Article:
Interagency Fuels Archaeologist
Bishop Field Office
Bill Kerwin holds a "Service First" position as an interagency fuels archaeologist with BLM and the U.S. Forest Service, implementing fuels reduction projects for the Bishop Field Office and the Inyo National Forest. He literally functions in the before-during-and-after capacities of of the fire program. The "before" is the fuels reduction; the "during," responding to wildland fire as a fireline archaeologist and resource advisor; the "after" is as an emergency stabilization and rehabilitation (ESR) or burned area emergency rehabilitation (BAER) team member.
Bill has been working and living in the western United States for most of his life, spending a majority of that time exploring and enjoying the outdoors, especially remote areas in Death Valley and the Sierra Nevada Mountains. He started working for the government with the Inyo National Forest in 1989 doing trail construction on the Mt. Whitney trail. He switched over to the private sector working for a trail contractor working on wilderness projects. He says they landed some good trail contracts that allowed him to live and work seasonally in some incredible areas -- various locations in the Sierra-Nevada, Mt. Shasta, Mt. St. Helens in Washington State, the Continental Divide Trail outside Gunnison, Colorado, and the Absaroka-Beartooth Wilderness in Montana. His trail career lasted nine years, during which time he continued to attend school in the off-season.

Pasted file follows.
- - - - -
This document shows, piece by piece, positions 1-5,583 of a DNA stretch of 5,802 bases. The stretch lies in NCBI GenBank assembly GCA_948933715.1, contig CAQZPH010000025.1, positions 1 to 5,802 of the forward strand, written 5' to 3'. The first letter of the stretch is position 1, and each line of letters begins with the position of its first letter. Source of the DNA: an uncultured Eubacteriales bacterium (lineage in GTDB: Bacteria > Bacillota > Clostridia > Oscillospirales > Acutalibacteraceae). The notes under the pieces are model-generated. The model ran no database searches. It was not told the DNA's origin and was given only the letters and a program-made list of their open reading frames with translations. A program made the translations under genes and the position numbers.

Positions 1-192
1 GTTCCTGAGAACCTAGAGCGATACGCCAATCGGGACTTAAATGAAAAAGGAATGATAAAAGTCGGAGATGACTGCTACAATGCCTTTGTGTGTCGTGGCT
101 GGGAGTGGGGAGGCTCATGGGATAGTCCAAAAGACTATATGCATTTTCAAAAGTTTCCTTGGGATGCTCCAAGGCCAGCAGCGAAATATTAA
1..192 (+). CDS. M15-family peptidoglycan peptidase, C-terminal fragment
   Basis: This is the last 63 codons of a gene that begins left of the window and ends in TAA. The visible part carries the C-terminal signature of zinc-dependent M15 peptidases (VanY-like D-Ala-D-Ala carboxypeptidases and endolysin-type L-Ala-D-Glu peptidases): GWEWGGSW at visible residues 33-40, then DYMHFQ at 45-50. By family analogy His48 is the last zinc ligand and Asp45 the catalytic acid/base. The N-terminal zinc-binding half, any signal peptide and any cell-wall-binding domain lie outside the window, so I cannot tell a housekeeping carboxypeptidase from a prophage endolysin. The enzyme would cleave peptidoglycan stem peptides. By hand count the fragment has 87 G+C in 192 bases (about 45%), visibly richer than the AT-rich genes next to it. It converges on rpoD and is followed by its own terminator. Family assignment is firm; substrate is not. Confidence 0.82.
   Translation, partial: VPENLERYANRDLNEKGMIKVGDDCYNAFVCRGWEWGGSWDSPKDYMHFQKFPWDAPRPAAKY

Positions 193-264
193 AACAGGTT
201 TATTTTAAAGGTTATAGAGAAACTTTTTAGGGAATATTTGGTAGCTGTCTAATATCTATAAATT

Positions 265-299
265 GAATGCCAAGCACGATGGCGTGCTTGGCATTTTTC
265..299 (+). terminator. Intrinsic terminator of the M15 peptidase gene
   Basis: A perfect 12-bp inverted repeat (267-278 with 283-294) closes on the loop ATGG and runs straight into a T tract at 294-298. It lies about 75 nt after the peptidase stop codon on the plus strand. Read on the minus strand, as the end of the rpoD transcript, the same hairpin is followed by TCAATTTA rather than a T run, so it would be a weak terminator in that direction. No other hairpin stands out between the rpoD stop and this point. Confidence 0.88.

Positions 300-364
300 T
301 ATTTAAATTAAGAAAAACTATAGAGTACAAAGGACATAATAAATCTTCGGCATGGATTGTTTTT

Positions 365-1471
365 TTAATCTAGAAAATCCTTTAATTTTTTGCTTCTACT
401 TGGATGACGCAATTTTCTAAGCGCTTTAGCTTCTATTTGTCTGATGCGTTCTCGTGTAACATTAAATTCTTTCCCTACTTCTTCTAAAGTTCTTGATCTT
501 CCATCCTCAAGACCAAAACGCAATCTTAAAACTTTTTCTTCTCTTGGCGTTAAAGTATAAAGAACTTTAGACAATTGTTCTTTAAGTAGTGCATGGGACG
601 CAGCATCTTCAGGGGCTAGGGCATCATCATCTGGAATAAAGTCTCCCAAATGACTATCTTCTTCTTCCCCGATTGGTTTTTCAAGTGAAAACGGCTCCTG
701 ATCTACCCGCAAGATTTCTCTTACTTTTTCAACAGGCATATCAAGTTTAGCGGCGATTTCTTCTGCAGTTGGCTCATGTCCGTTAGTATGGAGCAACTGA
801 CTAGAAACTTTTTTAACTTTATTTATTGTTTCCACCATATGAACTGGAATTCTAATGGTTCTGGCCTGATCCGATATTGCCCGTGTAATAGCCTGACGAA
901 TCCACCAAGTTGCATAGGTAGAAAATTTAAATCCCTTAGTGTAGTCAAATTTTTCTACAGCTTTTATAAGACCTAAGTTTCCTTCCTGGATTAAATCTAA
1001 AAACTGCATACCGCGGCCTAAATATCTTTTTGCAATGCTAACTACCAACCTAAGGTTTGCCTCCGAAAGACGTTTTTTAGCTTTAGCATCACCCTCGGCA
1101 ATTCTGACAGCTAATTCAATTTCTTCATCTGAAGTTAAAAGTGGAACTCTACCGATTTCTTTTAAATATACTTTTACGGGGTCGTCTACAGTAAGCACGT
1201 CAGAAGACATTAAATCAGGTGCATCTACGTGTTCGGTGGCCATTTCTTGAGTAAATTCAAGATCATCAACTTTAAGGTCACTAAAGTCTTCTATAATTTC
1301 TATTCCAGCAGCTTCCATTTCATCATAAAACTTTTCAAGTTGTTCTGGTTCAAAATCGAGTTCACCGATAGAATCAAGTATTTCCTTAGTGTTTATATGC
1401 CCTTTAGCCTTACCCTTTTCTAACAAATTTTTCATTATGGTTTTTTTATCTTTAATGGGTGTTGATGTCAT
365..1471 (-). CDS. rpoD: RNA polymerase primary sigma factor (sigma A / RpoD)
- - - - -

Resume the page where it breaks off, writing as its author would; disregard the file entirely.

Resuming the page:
Bill has an associates degree from Cabrillo Junior College in Santa Cruz. He attended Humboldt State in Arcata, completing studies for a bachelors degree in anthropology in 1999. He says obtaining a job in his field of study is a great accompishment. "Getting in to the field of professional archaeology has been an eye opening experience. Resource management is challenging, but working with the people I have been given a chance to work with has been the biggest reward."
When Bill was 20 years old, he traveled to Asia and climbed in the Himalaya Mountains of Nepal. He says it was a life changing experience seeing how other cultures live.
Originally from Ojai, California, he transplanted to the eastern Sierra in 1986. Bill comes from a large family, spread over the western U.S., including a brother who works for BLM in Medford, OR. Bill says he particularly enjoys his parents and the knowledge they share with him.